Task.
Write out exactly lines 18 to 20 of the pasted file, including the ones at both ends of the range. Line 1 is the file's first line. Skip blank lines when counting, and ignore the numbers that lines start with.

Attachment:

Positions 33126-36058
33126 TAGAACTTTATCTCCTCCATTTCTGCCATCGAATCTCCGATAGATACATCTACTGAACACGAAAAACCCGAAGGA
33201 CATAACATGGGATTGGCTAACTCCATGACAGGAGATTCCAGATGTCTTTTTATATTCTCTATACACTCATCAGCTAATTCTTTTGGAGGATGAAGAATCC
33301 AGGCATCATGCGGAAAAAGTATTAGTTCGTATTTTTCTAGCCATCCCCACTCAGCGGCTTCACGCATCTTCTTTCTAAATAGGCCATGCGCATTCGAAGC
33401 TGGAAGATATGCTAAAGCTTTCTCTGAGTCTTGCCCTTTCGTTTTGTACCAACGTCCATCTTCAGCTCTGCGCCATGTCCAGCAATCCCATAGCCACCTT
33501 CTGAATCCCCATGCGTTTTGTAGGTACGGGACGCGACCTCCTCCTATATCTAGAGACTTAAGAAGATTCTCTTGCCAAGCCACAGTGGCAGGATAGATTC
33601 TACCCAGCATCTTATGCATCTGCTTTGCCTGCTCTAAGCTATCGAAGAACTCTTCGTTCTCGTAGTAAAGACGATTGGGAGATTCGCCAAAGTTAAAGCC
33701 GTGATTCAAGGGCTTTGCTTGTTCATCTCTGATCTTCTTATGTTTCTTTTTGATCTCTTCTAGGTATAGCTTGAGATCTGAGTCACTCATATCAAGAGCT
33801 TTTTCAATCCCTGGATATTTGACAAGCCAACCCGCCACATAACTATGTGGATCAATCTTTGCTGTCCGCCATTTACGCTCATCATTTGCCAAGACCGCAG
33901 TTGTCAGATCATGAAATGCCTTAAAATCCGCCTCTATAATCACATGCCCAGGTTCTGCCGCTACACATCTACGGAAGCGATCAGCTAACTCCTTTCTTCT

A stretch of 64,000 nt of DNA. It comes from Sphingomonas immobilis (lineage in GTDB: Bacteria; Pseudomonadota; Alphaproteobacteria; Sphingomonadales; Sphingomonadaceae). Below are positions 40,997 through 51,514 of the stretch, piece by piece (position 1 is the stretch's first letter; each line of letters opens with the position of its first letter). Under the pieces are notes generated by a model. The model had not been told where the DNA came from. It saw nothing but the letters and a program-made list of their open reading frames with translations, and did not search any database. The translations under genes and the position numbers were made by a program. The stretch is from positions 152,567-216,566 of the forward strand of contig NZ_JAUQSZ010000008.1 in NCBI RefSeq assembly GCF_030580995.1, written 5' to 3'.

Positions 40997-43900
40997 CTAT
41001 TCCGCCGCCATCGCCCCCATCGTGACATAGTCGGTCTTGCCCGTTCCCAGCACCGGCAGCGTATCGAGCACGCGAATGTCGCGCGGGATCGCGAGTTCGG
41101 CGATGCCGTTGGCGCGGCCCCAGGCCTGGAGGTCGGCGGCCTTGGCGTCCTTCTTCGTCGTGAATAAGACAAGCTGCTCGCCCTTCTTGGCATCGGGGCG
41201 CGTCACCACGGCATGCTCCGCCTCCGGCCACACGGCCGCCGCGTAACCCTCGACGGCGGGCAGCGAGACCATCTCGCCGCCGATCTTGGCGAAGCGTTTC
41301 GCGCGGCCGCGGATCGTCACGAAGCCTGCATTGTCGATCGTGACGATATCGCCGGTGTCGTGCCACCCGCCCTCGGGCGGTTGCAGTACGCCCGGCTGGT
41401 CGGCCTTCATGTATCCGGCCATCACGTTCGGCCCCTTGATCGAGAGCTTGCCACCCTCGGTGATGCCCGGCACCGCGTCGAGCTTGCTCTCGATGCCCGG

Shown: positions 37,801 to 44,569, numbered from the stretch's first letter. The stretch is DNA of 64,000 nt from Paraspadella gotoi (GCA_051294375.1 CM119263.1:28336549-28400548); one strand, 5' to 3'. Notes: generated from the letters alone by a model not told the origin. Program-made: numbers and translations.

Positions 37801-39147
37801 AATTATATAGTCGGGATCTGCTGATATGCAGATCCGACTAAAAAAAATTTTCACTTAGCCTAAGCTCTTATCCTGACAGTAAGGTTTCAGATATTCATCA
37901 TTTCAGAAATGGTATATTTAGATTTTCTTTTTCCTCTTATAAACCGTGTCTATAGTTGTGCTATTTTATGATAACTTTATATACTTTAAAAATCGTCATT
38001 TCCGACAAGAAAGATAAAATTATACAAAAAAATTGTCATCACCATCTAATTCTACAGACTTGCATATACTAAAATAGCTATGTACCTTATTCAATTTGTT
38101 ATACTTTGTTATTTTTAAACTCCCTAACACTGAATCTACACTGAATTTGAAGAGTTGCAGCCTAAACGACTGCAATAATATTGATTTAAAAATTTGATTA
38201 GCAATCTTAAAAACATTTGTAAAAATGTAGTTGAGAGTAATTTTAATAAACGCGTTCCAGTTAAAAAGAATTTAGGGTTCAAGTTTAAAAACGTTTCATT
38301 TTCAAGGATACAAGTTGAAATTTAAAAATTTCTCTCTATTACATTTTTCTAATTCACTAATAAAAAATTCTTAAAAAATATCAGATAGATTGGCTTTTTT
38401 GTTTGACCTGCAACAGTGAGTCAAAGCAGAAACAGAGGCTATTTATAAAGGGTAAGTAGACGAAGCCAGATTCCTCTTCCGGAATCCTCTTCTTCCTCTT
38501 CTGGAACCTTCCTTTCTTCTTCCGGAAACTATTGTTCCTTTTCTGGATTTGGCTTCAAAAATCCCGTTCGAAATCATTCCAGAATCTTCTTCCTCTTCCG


41401 CGGCCTTCATGTATCCGGCCATCACGTTCGGCCCCTTGATCGAGAGCTTGCCACCCTCGGTGATGCCCGGCACCGCGTCGAGCTTGCTCTCGATGCCCGG

Shown: positions 37,801 to 44,569, numbered from the stretch's first letter. The stretch is DNA of 64,000 nt from Paraspadella gotoi (GCA_051294375.1 CM119263.1:28336549-28400548); one strand, 5' to 3'. Notes: generated from the letters alone by a model not told the origin. Program-made: numbers and translations.

Positions 37801-39147